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How does Tina Fey's movie "Admission" cmpare to realy college admissions?We’re huge fans of Tina Fey, and with her new movie, “Admission,” she enters into the college-bound world, portraying an admissions officer at Princeton University. But Hollywood’s version of the college acceptance process has some inaccuracies.

Here’s a look what is real versus movie-madness in “Admission.”

The Admissions Process

Accurate: College applicants do need to use details — beyond SAT scores and GPA — to paint a clear picture of themselves for admission committees. In “Admission,” fictitious applicants appear in front of Fey’s character as she reads their files. As an applicant, you want to provide enough details so an admission committee can imagine who you are, says Rachel Rubin, owner of Spark Admissions, an elite college admission consulting firm based in Boston.

Misleading: In the movie, Fey or other committee members present each student and put them up for a vote. Luckily, the decision process is much more complex. Though the exact process likely differs at each college, the readers usually have a rubric they follow as they read each application, and applicants usually receive a score. It’s much more than just “accept” or “deny,” which avoids favoritism or “plugging” a particular student.

Accurate: In “Admission,” a low GPA and poor academic performance resulted in one applicant’s rejection from Princeton. Having high SAT scores and GPAs will help you avoid immediate rejection, says Rubin, who previously served on the admissions committees at Harvard University. She adds: Admission committees want to make sure that applicants can, unequivocally, succeed academically.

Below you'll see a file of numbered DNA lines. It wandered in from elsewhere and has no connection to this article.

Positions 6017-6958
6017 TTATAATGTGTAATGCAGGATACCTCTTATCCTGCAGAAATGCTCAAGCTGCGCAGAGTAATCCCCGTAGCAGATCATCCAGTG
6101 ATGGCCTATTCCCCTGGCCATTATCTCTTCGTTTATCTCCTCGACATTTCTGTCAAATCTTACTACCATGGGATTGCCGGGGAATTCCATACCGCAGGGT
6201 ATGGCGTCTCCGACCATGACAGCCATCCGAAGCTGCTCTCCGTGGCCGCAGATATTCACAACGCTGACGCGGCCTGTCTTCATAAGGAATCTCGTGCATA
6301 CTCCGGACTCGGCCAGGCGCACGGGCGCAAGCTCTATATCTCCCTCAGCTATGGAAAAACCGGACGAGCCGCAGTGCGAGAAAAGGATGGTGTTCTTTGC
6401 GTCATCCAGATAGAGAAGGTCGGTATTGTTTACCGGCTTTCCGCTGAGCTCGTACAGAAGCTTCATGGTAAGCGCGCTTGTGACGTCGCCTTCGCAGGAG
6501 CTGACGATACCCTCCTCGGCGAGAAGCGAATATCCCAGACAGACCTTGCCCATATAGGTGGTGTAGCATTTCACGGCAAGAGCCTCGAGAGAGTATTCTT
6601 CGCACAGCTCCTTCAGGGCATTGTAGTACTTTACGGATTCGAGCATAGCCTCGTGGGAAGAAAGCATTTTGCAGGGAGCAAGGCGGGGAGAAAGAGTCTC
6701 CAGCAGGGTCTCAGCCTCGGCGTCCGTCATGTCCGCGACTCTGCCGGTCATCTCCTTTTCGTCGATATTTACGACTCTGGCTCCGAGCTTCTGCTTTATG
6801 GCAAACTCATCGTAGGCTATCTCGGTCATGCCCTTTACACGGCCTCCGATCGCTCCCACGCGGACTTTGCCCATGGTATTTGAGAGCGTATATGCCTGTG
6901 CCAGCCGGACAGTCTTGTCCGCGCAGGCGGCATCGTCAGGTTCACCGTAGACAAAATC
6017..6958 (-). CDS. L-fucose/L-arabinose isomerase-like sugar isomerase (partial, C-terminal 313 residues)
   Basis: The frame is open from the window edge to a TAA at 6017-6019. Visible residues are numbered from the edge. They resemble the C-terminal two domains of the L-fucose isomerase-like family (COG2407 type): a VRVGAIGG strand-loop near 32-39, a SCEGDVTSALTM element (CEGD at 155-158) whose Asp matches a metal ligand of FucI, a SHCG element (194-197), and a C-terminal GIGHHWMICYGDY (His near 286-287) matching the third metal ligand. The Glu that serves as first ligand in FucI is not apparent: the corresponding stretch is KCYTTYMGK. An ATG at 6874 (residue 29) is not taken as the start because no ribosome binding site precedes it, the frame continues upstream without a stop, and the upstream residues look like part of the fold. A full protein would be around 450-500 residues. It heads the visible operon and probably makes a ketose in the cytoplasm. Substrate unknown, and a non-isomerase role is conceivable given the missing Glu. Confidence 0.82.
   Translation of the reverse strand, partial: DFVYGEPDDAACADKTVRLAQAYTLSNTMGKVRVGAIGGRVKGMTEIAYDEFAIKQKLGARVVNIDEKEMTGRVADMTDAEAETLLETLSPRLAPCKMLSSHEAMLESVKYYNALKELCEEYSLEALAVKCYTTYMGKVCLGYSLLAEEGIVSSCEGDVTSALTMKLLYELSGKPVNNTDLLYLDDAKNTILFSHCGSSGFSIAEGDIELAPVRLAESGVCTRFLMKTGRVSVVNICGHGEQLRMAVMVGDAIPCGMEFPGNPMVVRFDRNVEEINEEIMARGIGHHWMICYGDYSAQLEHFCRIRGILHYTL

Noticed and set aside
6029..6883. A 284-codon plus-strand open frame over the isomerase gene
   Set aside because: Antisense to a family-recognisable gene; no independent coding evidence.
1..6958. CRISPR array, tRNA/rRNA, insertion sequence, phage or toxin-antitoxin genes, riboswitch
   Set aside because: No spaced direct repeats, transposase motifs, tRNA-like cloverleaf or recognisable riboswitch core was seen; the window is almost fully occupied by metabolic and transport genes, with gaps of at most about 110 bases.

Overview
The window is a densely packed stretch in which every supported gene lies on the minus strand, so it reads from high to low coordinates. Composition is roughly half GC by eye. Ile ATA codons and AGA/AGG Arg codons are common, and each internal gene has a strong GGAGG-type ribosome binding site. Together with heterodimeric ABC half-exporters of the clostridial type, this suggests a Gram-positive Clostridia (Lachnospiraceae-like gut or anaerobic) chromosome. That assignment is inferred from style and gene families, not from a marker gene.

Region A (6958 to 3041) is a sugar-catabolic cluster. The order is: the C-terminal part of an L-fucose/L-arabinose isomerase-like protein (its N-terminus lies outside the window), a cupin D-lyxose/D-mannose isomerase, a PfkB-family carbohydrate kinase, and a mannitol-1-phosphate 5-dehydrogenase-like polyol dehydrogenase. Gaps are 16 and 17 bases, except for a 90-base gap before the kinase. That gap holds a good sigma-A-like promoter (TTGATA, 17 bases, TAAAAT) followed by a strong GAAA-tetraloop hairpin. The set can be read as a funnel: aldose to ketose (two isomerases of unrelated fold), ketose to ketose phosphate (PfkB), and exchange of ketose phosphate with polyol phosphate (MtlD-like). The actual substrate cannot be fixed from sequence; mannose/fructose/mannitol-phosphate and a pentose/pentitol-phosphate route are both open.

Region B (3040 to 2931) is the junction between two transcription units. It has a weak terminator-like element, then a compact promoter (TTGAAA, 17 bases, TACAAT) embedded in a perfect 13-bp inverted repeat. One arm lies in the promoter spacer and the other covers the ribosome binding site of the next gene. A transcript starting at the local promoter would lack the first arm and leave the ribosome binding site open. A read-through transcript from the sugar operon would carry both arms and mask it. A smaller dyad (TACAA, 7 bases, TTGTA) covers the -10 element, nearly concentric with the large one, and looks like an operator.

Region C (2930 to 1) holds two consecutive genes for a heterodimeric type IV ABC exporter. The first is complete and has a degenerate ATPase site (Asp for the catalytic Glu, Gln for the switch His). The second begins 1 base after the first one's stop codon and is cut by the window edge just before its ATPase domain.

Misleading: For many colleges, you will not have an interview with alumni or staff to show your personality or passion. This is often reserved for scholarships or the country’s most selective schools. For the most part, at the undergraduate or graduate levels, you only have your application. Make the most of it and be creative. Admissions staff read thousands of these applications each year, so find ways to stand out with your interests and writing.

Accurate: Fey’s character tries to persuade the admission committee that the unique strengths of one of her favorite applicants outweighed his perceived weaknesses. It didn’t work, but Rubin says it’s a good approach. If you explain your strengths clearly, your unique assets can outweigh major weaknesses, in the eyes of an admission committee.

Misleading: “Admission” glossed over the importance of the academic transcript. One of the most important things an applicant can do is prove that you challenge yourself academically, says Rubin, who has studied how selective U.S. colleges make admission decisions. Taking a rigorous course load demonstrates your willingness and ability to work hard and persevere.

Accurate: There are a few moments where “Admission” shows more than one person looking at your application, and this is true. Don’t be worried that only one person is making the big decision about your next life step. There are often two or more readers for an application, and if there is any disagreement, that application goes to a third or fourth reader for consideration.

-Additional reporting by Carolyn Crist

 

 

Lori Johnston

Lori Johnston is a freelance writer based in Athens, Ga. She is a former Associated Press reporter and has contributed to many publications, including The Atlanta Journal-Constitution, Atlanta Business Chronicle, and People magazine. A 1995 graduate of the University of Georgia, Johnston also serves as an adjunct professor in the school’s Grady College of Journalism and Mass Communications.

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